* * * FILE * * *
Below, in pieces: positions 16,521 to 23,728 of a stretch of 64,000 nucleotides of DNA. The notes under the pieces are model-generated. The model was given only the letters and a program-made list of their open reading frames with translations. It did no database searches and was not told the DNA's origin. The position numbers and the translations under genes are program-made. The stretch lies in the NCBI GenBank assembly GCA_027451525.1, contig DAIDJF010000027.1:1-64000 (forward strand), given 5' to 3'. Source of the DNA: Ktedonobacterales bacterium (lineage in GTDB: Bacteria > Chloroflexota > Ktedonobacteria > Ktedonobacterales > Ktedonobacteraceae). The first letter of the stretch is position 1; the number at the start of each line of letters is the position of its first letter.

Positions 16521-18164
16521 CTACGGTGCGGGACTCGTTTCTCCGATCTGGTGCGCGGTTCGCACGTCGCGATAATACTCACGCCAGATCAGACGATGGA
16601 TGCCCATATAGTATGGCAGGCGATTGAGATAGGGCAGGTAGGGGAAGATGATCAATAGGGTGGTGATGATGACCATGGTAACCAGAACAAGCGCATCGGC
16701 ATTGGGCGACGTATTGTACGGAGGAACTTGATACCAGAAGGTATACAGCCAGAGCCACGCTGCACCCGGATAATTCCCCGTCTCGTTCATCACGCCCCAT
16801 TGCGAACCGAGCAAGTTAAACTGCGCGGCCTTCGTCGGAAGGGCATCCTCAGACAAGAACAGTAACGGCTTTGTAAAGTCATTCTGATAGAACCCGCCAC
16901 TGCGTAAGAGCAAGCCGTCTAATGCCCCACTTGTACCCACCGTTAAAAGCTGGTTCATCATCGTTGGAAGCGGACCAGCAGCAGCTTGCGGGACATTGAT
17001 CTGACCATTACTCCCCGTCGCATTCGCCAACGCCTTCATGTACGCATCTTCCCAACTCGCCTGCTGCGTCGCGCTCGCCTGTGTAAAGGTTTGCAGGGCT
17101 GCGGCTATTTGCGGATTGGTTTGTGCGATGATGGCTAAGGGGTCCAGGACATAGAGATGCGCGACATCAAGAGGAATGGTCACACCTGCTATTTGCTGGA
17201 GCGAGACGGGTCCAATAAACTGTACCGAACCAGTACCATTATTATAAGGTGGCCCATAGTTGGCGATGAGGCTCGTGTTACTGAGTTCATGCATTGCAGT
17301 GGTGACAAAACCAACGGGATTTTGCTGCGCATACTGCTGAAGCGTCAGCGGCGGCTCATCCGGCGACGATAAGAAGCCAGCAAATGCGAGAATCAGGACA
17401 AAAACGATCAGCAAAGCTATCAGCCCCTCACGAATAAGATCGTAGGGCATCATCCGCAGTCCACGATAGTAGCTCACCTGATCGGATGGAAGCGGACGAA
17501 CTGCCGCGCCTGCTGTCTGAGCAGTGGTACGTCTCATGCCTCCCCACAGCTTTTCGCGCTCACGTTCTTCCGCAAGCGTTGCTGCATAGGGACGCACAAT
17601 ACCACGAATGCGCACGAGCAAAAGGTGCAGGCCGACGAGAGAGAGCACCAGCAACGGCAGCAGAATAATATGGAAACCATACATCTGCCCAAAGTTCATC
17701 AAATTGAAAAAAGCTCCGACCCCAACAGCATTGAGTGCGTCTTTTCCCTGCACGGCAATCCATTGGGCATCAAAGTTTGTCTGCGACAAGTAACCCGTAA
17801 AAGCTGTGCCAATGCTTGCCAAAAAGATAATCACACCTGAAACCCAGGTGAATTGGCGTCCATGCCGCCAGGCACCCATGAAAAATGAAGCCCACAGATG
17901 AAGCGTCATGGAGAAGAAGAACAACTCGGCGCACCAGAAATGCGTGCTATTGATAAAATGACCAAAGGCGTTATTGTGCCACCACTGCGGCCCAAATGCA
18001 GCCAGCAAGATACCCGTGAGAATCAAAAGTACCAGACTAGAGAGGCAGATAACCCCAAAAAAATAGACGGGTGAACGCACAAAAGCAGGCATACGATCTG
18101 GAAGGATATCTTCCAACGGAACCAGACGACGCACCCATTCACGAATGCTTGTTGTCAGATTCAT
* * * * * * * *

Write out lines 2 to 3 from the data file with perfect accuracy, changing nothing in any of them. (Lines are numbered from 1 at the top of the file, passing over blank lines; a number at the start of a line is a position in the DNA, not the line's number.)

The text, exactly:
Positions 16521-18164
16521 CTACGGTGCGGGACTCGTTTCTCCGATCTGGTGCGCGGTTCGCACGTCGCGATAATACTCACGCCAGATCAGACGATGGA